The Modified Adjusted Gross Income (MAGI) is a measure used by the Internal Revenue Service (IRS) to determine if a taxpayer is eligible for certain deductions or contributions to a Roth IRA. The IRA also uses MAGI to determine if a taxpayer is eligible for certain educational tax benefits and income tax credits.
For example, the IRS determines the eligibility for premium tax credits for income that does not exceed 400% of the federal poverty line. The modified adjusted gross income is also used to determine eligibility for subsidized health insurance plans and income-based Medicaid. Generally, MAGI is not included in the tax return form, and taxpayers must compute the numbers on their own.
The modified adjusted gross income (MAGI) is calculated by taking the adjusted gross income and adding back certain allowable deductions.
The IRS uses MAGI to determine if a taxpayer is eligible to make certain tax deductions, tax credits, or retirement plans.
MAGI also determines if a person is eligible for income-based health insurance coverage on a health insurance exchange.
Understanding Modified Adjusted Gross Income
When calculating MAGI, it is important to recognize that the modified adjusted gross income (MAGI) and the adjusted gross income (AGI) are two different concepts. AGI is determined by getting the total income for the year, less certain deductible expenses. AGI takes into account various incomes such as wages, retirement income, rental income, farm income, investment income, and business income.
The total income for the year is then adjusted by deducting tax-deductible expenses, such as health insurance expenses, student loan interest, health savings account, retirement plan contributions, penalties on premature withdrawal of savings, IRA deductions, and educator expenses. The IRS uses AGI as the starting point when calculating the total tax and to determine if a taxpayer is eligible for credits and deductions.
MAGI is then calculated by taking the adjusted gross income and adding back the following deductions:
The modified adjusted gross income is calculated differently depending on the purpose for which it is being computed and the tax benefit under evaluation. The IRS provides instructions on how to calculate MAGI for whichever purpose it is needed.
Here are some examples of how MAGI is calculated:
An education credit helps students with the cost of higher education by reducing the total amount of taxes owed on the tax return. If the tax credit reduces the tax owed to less than zero, the taxpayer may be eligible for a tax refund. For education credits, MAGI is calculated by taking the adjusted gross income plus foreign income and housing exclusions.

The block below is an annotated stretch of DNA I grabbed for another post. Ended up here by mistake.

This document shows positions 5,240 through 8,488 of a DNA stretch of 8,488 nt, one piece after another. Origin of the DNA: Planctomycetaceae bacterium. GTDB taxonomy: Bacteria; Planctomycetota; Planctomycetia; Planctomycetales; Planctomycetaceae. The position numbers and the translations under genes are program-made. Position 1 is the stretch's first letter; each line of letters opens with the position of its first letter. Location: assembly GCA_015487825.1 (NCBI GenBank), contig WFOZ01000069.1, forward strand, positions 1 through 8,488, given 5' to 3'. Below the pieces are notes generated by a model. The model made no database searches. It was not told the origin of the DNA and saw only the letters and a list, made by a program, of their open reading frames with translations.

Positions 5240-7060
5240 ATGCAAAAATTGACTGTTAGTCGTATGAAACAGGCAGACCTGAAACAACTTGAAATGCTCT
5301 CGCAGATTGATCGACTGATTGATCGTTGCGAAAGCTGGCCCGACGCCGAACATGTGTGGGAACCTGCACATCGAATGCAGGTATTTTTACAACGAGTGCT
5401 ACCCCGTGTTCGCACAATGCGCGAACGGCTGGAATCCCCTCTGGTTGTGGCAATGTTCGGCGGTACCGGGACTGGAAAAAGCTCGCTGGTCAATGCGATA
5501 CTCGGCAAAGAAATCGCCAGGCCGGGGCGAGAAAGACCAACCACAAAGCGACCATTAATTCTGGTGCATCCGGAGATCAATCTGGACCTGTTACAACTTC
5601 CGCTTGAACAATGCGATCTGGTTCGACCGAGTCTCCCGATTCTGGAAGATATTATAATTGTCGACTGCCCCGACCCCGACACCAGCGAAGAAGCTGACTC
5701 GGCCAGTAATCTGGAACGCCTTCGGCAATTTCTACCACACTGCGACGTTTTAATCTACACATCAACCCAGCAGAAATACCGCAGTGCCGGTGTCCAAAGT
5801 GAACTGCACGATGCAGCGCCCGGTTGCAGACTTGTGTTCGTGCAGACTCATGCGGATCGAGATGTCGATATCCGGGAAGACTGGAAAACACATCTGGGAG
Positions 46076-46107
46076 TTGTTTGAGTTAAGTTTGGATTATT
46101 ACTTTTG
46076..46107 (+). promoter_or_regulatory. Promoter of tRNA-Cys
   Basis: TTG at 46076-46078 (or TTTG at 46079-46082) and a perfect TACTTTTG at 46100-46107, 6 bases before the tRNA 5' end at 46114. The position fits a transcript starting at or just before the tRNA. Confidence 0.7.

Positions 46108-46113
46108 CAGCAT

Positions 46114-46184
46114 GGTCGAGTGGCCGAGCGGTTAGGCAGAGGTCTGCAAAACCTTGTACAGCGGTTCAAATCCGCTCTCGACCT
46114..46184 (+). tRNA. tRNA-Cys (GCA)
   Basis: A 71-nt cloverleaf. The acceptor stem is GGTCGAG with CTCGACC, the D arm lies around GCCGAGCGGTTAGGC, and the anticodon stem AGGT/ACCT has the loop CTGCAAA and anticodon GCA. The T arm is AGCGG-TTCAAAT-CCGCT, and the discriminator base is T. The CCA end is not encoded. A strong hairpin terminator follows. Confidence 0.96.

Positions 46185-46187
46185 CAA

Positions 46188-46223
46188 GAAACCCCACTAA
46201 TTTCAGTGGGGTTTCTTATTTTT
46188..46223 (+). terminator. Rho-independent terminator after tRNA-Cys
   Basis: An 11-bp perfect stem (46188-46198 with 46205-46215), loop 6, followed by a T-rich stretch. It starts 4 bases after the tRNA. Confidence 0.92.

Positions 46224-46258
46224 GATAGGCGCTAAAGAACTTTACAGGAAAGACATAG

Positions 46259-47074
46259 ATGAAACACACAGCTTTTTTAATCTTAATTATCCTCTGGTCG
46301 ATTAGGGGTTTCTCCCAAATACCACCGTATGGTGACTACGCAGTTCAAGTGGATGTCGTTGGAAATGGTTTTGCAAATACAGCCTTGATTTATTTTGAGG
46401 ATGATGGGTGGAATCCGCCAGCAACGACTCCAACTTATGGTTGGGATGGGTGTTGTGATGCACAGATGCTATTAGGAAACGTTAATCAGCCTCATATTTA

Premium tax credit
Premium tax credit refers to a U.S. tax credit that is provided by the IRS to help eligible households with low to moderate incomes purchase health insurance through a healthcare exchange. In this case, MAGI is calculated by taking AGI plus foreign-earned income, tax-exempt interest, and the tax-free portion of social security benefits.
Traditional IRA contribution deduction
MAGI is calculated by taking the adjusted gross income plus foreign-earned income and housing exclusion, student loan interest, foreign housing deduction, excluded savings bond interest, tuition and fees deduction, excluded employer adoption benefits, and domestic production activities deductions.
How MAGI is Used
MAGI is used as the primary basis when determining income limits for determining a taxpayer’s eligibility for tax credits and deductions. The following are ways in which MAGI is used:
1. Contributions to a Roth IRA
MAGI directly affects the amount that a taxpayer can contribute to a Roth IRA. The IRA considers the taxpayer’s MAGI to determine the point at which their income is considered too high to contribute to a Roth IRA. When filing as a single person, the MAGI must be below $137,000 and $139,000 for 2019 and 2020, respectively. For a married couple and filing jointly, the MAGI must be below $203,000 and $206,000 for 2019 and 2020, respectively.
2. Buying health insurance
MAGI is a common factor when buying health insurance coverage through a state health insurance exchange. Most insurance providers use MAGI as a baseline when determining eligibility for insurance coverage. The exchange also uses MAGI to determine if and how much a customer will save on health insurance plans.
3. Itemizing deductions on taxes
Itemized deductions are expenditures that can be subtracted from the adjusted gross income to reduce the overall tax bill. This allows taxpayers to qualify to pay a lower tax bill than if they chose to take standard deductions. If a taxpayer chooses to itemize deductions when filing taxes, they may be required to calculate their MAGI.
Depending on the MAGI, the IRS will determine the point at which certain deductions will be reduced or fully eliminated. Itemized deductions are recorded on Form 1040 and Schedule A. Examples of allowable itemized deductions include mortgage interest and unreimbursed medical expenses.
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